Back campaign to protect frontline forces, urges MP

AN MP from the region is supporting a campaign for greater protection from prosecution for veterans who have served their country in frontline conflict zones.

Alister Jack wants more safeguards for former British military personnel against spurious and vexatious historic allegations and repeat prosecutions.

The Dumfries and Galloway MP is among politicians and other campaigners backing calls for legislation at Westminster to introduce a Statute of Limitations.

This would prevent British forces' veterans of conflicts such as in Northern Ireland, Balkans, Iraq, Afghanistan and other operations being threatened with clearly unjustified prosecutions later in life.

It follows high-profile cases of veterans from across the UK being detained, questioned and later facing court proceedings over allegations sometimes dating from decades before.

This is despite there being no new evidence, them previously being cleared and, in some cases, given letters indicating they had immunity from future criminal charges.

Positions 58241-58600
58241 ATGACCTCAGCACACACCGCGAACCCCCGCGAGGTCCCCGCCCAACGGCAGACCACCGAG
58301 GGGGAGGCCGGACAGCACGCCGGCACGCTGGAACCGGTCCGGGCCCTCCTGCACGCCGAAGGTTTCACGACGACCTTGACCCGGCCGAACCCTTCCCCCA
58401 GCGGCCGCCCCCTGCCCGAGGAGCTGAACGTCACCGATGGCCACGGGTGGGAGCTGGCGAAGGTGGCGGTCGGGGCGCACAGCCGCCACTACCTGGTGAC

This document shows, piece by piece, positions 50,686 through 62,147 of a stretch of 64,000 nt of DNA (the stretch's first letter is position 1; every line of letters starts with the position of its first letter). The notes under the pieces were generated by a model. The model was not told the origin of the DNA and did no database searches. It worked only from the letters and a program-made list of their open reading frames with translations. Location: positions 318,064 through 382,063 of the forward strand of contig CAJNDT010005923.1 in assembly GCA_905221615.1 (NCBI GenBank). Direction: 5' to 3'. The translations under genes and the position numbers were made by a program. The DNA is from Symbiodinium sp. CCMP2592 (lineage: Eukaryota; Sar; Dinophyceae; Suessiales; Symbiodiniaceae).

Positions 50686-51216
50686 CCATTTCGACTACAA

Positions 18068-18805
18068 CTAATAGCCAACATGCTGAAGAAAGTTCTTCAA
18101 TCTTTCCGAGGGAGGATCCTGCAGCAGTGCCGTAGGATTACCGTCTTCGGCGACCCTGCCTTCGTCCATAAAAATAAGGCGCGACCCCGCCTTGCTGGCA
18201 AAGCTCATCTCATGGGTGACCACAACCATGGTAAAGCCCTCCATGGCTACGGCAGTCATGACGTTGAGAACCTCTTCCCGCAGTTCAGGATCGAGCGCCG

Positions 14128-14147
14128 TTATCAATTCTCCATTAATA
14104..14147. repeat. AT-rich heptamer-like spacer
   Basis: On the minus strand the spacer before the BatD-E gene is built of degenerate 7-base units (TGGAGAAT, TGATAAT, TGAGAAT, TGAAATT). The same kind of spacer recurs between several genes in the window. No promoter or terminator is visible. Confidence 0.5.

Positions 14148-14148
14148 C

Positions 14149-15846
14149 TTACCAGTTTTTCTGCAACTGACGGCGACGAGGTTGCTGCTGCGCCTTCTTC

The local MP pointed out that ex-service personnel across the country, including some in the south of Scotland, had been approached with requests for information and interviews over past incidents.

During a recent debate at Westminster, Mr Jack highlighted the case of an ex-soldier in his late 70s from England who faces gruelling criminal court proceedings despite suffering life-limiting kidney failure and heart disease.

Mr Jack is inviting Dumfries and Galloway residents to support the campaign for a change in UK law, which would apply to past and serving members of the armed forces.

They can pledge their support through an online petition at the MP's website

He said: "Such cases give little confidence to school and university leavers when they are considering a career in the armed services.

"Potentially having to defend yourself publicly in court or a tribunal over legitimate decisions made in a high-pressure and dangerous environment is appalling for veterans of missions where they were carrying out orders.

"Ex-servicemen and women who have served their country well should not have to live under the shadow of this worry for the rest of their lives."